China has agreed to spend nearly $4 billion to build a giant industrial park in the Papua New Guinean jungle, the island nation's treasurer said on Tuesday.
Investors from Shenzhen, South China's Guangdong Province, have signed a memorandum of understanding to build processing and manufacturing plants at two industrial parks in West Sepia province, which is 30 kilometers from the Indonesian border, Treasurer Patrick Pruaitch said in a statement e-mailed to Reuters.
Plans call for large-scale processing of timber products, fisheries, cassava and tropical spices at one park.
An adjacent park will serve Shenzhen-based companies that want to produce steel, cement and other industrial products, according to Pruaitch. The projects are to be developed in phases at a final cost of $3.8 billion.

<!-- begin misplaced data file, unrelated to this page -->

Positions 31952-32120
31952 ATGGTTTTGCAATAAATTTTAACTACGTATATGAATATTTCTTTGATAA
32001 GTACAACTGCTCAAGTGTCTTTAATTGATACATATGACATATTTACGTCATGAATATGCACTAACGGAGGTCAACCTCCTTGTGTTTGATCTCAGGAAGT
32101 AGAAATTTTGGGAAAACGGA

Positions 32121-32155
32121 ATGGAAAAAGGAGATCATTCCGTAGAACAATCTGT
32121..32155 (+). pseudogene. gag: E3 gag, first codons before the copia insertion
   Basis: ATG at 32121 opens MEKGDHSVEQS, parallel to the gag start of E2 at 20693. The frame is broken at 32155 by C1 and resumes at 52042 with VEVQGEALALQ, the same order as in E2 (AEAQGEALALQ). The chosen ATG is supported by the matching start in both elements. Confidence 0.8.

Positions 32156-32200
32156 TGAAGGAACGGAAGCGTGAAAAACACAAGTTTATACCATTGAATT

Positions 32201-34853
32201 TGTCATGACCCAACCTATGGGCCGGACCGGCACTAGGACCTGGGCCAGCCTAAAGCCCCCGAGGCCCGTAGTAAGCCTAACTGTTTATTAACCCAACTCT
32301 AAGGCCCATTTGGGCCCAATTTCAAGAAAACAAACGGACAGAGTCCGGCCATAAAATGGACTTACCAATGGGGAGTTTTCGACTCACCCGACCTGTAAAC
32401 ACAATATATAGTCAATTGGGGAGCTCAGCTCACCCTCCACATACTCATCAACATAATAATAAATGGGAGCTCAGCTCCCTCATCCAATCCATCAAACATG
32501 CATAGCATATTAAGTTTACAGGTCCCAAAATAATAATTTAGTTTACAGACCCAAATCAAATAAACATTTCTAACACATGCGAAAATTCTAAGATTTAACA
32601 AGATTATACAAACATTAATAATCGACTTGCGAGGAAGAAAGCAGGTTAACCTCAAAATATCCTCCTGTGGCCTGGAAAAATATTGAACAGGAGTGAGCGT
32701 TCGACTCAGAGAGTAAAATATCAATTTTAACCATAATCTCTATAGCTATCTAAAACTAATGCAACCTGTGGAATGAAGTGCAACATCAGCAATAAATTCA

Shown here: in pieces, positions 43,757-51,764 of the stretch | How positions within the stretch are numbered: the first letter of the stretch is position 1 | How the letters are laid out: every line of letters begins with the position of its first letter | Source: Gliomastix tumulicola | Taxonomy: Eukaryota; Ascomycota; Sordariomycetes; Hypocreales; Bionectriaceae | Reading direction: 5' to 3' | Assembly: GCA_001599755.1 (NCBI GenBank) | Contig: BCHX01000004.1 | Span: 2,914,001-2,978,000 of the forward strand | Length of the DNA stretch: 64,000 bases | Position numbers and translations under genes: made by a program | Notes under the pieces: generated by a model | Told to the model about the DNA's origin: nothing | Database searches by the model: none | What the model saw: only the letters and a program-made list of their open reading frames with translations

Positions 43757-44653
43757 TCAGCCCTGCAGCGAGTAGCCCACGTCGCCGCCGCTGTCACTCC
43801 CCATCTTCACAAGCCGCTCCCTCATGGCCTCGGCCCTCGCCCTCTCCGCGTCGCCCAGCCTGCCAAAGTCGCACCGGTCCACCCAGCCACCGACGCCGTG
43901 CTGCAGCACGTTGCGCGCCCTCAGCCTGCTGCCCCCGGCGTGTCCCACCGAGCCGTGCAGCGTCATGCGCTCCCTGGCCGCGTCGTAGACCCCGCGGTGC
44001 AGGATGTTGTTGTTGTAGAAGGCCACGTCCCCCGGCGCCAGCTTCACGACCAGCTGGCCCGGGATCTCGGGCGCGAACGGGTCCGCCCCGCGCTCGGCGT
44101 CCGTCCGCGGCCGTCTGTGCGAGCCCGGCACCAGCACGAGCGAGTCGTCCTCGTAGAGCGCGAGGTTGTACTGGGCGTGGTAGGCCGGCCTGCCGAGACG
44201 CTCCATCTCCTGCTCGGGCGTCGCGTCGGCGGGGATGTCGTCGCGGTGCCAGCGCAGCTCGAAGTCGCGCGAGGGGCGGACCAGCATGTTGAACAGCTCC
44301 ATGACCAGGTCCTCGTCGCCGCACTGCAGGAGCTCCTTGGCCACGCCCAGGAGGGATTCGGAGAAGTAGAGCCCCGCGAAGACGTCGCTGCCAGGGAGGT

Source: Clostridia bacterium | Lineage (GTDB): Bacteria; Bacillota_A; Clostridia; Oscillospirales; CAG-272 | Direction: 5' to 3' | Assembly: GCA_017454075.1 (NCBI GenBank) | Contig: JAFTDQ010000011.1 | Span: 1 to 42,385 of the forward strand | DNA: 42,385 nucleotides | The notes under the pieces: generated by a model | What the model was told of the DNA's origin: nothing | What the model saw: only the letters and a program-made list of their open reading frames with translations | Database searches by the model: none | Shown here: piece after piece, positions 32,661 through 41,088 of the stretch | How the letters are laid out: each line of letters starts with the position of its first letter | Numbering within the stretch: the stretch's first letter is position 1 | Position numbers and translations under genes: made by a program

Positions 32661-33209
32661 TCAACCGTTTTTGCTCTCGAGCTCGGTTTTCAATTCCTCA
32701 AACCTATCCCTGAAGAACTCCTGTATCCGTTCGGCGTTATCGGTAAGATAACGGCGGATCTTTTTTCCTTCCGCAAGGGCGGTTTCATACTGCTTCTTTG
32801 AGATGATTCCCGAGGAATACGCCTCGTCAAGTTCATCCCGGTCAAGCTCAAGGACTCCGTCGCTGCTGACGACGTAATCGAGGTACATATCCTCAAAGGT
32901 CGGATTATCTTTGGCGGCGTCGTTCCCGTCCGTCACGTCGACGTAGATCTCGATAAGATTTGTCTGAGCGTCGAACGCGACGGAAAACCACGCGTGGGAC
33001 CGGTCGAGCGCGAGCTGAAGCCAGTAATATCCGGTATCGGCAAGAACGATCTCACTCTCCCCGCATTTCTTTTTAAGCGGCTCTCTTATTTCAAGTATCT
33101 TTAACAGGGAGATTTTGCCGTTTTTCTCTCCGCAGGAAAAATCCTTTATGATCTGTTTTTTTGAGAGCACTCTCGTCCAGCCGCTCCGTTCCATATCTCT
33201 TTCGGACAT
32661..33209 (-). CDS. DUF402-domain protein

A spokesman for the treasurer said the government hoped to see construction starting next year, but the plans at this stage were "very long-term."
Metallurgical Corp of China, which built a $2 billion nickel mine in Papua New Guinea in 2012, is expected to be the primary contractor.
The spokesman said the projects were a part of China's "One Belt, One Road" initiative, even though the initiative is aimed at connecting Asia to Europe and Africa via a 21st Century version of the ancient Silk Road east-west trade route that did not include the South Pacific.
Another agreement between Papua New Guinea and business interests from East China's Fujian Province, which is also looking at major investments, including the idea of starting a "furniture city" in the country, is close to being signed, the spokesman said.